Wednesday, 27 September 2006

Nude descending a staircase - Marcel Duchamp

This painting kicked off a firestorm when it was first shown at the Armory show in 1913. (Would it do so now, do you think?)

So what's your opinion: Good art, bad art, or "an explosion in a shingle factory"? Or would you prefer this nude descending a staircase?

As they say in exam questions, please back up your answer.

LINK: Nude Descending a Staircase - Wikipedia
The Armory Show - University at Buffalo



  1. Actually, I think it's a wooden sculpture of Helen Clark.

    It shattered whilst descending the stairs due to no Resource Consent, and suffering from "Leaky Statue Syndrome".

  2. For me, it's good art. Now, to back up my response.

    First, I love the "under construction" aspect. It's a bit like watching the screen as my computer renders all the layers of infrastructure for a city street map.

    Second, it's like watching a person walking down the stairs through the corner of your eye - or the bottom of a pint glass. You don't notice the face or details. It's the movement of an arm, the tilt of the head, the way the toes angle down to the next step.

  3. I rate is as good art because you could hang it on the wall and it would look pretty good. It would also be a talking point. You could say, "Hey waddya think of my nude walking down the stairs picture?" Your guest would look at it for a while and say something like, "it's clever".

    It's an abstract painting that makes sense - like a bridge between the modern and old.

  4. Thank you, PC.
    The first time I saw this painting, I was awestruck. It remains (for me) one the canonical masterpieces in all art. Although considering his other efforts, Duchamps is a bit of one-hit wonder, imo.

    Good art? Yes.
    It represents one of art's great, eternal themes: the nude. The "human body" is depicted in photography, painting, sculpture & literature right throughout Western history, through the Greco-Roman tradition, all the way back into pre-history (if you consider Venus of Willendorf 'art').

    Duchamps presents this archetypal subject in a fresh, imaginative way that perfectly embodies the rebellious 'futurist' spirit of the time and its deliberate rejection of tradition.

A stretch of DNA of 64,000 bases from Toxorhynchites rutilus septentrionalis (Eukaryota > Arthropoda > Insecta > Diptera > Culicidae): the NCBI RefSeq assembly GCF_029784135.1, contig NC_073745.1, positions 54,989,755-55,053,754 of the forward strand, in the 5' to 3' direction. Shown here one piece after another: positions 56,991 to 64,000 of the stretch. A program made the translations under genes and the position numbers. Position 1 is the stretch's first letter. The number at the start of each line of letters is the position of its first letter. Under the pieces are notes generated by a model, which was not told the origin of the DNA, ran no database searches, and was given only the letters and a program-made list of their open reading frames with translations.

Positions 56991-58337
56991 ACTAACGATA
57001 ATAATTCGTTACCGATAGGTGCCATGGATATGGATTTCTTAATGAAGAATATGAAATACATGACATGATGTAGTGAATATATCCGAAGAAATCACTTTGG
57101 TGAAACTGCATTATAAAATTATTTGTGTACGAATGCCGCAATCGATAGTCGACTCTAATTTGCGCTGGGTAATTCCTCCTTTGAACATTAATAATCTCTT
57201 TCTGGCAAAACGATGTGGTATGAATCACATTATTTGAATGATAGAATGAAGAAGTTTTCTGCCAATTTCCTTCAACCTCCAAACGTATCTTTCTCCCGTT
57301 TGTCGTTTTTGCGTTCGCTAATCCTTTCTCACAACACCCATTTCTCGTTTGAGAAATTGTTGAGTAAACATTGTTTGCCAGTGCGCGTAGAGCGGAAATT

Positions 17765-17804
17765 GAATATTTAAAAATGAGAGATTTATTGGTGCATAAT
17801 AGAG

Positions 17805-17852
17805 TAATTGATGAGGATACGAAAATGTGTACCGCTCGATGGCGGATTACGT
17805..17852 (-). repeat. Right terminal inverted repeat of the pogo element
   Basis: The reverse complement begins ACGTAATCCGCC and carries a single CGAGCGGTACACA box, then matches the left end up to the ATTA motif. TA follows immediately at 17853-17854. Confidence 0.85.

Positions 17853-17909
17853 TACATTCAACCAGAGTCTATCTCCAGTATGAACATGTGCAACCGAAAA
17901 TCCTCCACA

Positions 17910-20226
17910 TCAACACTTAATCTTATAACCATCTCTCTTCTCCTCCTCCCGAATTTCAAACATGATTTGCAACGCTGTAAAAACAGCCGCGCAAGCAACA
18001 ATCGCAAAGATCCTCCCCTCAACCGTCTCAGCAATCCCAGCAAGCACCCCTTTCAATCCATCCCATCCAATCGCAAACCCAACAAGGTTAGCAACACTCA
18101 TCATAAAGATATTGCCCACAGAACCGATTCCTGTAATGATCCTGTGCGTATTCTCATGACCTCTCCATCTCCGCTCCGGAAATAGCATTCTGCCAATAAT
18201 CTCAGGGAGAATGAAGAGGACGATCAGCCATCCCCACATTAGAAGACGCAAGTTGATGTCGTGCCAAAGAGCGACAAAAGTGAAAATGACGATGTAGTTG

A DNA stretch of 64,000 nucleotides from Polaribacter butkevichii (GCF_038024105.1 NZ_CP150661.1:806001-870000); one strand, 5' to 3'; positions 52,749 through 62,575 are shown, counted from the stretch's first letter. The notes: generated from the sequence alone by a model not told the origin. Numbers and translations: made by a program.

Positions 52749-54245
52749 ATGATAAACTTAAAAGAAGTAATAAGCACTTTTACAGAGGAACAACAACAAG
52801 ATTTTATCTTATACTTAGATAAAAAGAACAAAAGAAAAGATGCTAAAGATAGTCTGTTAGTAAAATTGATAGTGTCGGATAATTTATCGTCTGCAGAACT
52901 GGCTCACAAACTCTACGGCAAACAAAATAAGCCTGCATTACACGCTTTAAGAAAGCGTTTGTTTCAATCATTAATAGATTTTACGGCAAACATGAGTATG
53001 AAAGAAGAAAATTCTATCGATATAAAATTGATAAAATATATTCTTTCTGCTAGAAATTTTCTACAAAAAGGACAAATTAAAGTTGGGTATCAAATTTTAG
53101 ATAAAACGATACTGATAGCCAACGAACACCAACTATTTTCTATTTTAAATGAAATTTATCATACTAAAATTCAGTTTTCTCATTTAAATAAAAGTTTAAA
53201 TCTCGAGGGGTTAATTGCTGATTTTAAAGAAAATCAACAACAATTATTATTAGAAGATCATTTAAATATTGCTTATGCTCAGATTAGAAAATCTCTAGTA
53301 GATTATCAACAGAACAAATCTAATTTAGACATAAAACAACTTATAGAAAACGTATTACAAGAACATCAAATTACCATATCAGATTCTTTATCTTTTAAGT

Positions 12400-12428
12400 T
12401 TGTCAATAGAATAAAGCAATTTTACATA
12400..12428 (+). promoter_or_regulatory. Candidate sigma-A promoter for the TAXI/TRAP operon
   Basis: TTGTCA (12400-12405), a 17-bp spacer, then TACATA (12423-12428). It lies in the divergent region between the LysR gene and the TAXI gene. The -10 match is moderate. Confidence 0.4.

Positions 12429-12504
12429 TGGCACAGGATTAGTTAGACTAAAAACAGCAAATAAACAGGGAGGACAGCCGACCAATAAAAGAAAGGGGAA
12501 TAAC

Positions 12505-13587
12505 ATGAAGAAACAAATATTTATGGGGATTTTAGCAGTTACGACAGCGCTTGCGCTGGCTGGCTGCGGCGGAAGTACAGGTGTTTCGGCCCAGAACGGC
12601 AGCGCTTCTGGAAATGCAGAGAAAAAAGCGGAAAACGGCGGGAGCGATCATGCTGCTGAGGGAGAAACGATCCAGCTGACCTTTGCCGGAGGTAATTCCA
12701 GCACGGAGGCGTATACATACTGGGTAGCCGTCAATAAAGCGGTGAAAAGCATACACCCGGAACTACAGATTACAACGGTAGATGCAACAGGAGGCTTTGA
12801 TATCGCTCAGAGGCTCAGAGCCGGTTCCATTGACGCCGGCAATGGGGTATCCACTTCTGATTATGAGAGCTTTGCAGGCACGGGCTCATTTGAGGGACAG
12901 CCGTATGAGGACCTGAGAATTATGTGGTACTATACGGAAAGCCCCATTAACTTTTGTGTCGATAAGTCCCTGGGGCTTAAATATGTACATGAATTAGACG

While not the first to superimpose 'fractured' fragments of images; his inclusion of 'movement' - recording multiple moments of time - is stunningly innovative. Although today's mass exposure to cartoon, sketches, computer graphics, etc (not to mention TV images) may have dulled its originality. Also, it seems fitting that a cubist painting, with its harsh monochromatism, should be rendered in a 'flesh-tone'.

    Good art should also (imo) demonstrate a high degree of talent or craftmanship. Unlike, say, a Pollock or Rothko (where you can spill a can of paint and call it 'art'), this painting obviously took effort, skill, and a level of technique beyond the layman.

    Would it kick off a firestorm today?
    Only of derision. If exhibited today, critics would scoff: "Oh, just another painter having a retro-Picasso moment." But never mind them, good art has a universal appeal that touches people regardless of background, education or belief.

    And good art outlives its creator; retaining power to move and thrill tomorrow's generations. A near century since first revealed, on the other side of the world, The Nude electrified me on first discovery, quite unexpectedly just flipping through a book. I'm sure this imaginative, eye-catching representation of a completely mundane event (someone descending stairs) will delight the masses well in to the future.

  5. Oops, I mean "Duchamp"

    Dang foreigners with their hard to spell names! ;-)


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